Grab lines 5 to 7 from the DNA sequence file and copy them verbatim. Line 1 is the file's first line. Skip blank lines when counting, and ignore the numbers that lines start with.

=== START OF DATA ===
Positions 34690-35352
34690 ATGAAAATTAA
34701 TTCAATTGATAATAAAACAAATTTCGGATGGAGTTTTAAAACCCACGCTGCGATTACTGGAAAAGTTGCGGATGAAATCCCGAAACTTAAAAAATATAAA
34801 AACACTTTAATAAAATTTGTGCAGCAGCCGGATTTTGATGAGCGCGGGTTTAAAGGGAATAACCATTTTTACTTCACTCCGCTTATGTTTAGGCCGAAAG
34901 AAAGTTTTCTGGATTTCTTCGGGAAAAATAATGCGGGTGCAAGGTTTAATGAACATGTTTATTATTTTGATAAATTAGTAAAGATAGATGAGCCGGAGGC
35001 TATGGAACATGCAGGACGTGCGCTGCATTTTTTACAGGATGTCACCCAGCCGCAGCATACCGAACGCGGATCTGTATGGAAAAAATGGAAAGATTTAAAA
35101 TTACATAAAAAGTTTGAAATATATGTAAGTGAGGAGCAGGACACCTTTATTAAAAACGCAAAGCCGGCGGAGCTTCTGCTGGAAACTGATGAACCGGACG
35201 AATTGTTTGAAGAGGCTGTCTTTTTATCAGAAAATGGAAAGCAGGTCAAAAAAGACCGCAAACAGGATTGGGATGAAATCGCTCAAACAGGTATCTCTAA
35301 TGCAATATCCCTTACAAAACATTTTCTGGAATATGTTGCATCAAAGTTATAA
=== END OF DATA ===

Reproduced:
34901 AAAGTTTTCTGGATTTCTTCGGGAAAAATAATGCGGGTGCAAGGTTTAATGAACATGTTTATTATTTTGATAAATTAGTAAAGATAGATGAGCCGGAGGC
35001 TATGGAACATGCAGGACGTGCGCTGCATTTTTTACAGGATGTCACCCAGCCGCAGCATACCGAACGCGGATCTGTATGGAAAAAATGGAAAGATTTAAAA
35101 TTACATAAAAAGTTTGAAATATATGTAAGTGAGGAGCAGGACACCTTTATTAAAAACGCAAAGCCGGCGGAGCTTCTGCTGGAAACTGATGAACCGGACG